Massive Open Online Courses (MOOCs) have been much advocated and debated over the last three years. But now as the phenomenon slips down the other side of the hype curve even their strongest supports are starting to sit back from the last few years of frenetic activity in order to reflect on their true impact and question their future. There are questions about the pedagogical assumptions they represent, how they can be paid for and whether they should provide credits for successful completion. This talk will examine the progress of MOOCs and make some suggestions as to how the evolution might continue.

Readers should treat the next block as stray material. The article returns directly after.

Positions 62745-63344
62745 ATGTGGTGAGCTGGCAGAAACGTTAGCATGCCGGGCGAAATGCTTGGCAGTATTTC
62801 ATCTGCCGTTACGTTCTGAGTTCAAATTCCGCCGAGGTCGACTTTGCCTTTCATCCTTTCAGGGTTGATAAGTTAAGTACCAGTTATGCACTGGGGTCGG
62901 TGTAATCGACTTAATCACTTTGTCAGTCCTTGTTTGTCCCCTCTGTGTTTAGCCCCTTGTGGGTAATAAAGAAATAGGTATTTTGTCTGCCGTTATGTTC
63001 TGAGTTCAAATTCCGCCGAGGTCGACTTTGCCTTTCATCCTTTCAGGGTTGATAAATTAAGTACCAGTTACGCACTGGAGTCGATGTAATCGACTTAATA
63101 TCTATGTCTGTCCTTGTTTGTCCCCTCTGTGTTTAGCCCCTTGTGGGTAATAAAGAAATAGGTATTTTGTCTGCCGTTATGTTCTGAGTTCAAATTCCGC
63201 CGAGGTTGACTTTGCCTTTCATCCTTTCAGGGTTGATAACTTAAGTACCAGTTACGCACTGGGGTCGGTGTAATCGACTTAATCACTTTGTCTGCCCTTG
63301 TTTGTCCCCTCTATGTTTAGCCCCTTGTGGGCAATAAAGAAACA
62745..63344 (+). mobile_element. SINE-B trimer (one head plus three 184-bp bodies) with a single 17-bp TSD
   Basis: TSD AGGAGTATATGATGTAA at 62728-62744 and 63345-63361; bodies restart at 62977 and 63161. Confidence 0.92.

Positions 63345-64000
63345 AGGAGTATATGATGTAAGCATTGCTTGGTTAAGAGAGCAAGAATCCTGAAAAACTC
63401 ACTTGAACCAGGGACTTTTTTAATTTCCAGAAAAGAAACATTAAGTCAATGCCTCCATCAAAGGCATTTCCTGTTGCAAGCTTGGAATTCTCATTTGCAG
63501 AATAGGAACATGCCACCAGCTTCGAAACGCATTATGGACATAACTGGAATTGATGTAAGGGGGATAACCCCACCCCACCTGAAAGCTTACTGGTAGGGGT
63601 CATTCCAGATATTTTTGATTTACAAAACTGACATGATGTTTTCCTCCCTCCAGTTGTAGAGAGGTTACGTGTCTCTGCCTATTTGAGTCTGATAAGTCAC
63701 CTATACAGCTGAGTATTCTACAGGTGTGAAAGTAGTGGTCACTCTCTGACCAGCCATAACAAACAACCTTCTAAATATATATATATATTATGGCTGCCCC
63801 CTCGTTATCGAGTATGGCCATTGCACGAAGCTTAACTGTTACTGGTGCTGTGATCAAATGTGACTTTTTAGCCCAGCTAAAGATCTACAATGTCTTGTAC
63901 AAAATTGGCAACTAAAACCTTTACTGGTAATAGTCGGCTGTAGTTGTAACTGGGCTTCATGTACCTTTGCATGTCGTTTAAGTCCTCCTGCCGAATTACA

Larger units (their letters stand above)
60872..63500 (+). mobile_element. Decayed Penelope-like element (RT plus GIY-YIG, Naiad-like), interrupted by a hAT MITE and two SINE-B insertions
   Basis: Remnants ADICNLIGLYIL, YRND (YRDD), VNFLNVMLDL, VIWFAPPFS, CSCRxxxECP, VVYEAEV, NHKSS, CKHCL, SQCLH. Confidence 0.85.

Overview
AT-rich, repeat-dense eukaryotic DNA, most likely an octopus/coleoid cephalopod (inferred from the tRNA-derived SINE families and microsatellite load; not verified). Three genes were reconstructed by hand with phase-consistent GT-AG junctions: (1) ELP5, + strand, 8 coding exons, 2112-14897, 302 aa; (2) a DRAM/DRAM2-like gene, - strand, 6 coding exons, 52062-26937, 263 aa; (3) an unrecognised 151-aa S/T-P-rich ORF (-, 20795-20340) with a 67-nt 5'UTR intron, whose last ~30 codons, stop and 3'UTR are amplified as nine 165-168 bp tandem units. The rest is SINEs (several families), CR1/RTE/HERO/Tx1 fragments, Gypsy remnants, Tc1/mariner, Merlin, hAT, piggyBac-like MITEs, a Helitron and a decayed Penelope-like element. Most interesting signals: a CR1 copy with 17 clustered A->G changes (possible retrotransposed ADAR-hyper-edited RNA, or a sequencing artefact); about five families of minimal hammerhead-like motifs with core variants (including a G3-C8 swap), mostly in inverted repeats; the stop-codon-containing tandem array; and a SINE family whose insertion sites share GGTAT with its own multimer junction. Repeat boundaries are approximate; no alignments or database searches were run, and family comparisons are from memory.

Hugh Davis is Professor of Learning Technologies at the University of Southampton, where he is also Director of Education, and directs the Centre for Innovation in Technologies in Education and the Professional Development Unit. Hugh has a long history of research in Hypertext and in Learning Technologies, with over 200 publications in these areas and more than 35 grants. He also has significant experience as an educational change-agent in HE at both a local and national level. His current interests include the ‘Virtual University’, using educational analytics to understand how students go about learning, and how the web changes HE and learning, all of which are branches of Web Science. Hugh has given a number of recent keynote talks on disruptions in HE, particular on on-line learning, MOOCs, and the changes they cause.

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